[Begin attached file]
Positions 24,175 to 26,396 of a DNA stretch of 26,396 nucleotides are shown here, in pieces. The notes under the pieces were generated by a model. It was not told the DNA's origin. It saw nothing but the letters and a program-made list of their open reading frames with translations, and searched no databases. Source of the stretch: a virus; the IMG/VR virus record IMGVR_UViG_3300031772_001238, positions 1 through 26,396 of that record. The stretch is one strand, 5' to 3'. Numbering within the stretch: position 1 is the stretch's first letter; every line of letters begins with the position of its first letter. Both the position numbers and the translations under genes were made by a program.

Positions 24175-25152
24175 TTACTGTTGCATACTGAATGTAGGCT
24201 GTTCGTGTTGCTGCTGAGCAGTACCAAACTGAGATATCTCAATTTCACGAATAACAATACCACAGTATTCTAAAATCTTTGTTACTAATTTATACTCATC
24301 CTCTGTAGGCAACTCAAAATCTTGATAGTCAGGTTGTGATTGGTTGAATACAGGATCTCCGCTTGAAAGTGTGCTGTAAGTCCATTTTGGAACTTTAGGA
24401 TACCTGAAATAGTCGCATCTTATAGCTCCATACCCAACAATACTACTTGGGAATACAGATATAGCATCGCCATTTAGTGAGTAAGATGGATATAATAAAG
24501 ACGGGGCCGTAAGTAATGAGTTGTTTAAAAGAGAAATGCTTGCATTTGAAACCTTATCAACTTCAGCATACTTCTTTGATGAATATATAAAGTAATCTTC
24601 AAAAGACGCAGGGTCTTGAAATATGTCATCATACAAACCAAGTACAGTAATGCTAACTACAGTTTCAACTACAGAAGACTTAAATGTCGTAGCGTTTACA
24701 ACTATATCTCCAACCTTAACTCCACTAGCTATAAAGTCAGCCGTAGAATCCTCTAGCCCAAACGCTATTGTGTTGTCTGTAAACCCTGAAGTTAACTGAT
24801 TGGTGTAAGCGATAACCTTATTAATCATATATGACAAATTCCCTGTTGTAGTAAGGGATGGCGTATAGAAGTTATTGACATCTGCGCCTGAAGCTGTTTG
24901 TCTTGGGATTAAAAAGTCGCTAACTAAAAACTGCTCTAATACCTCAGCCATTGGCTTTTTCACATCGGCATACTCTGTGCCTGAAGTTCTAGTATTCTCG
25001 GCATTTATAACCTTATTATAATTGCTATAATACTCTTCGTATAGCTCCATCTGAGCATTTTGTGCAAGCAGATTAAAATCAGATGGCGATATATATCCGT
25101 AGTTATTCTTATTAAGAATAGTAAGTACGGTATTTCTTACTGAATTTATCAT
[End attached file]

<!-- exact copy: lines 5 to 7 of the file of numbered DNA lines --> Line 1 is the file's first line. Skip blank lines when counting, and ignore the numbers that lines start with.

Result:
24301 CTCTGTAGGCAACTCAAAATCTTGATAGTCAGGTTGTGATTGGTTGAATACAGGATCTCCGCTTGAAAGTGTGCTGTAAGTCCATTTTGGAACTTTAGGA
24401 TACCTGAAATAGTCGCATCTTATAGCTCCATACCCAACAATACTACTTGGGAATACAGATATAGCATCGCCATTTAGTGAGTAAGATGGATATAATAAAG
24501 ACGGGGCCGTAAGTAATGAGTTGTTTAAAAGAGAAATGCTTGCATTTGAAACCTTATCAACTTCAGCATACTTCTTTGATGAATATATAAAGTAATCTTC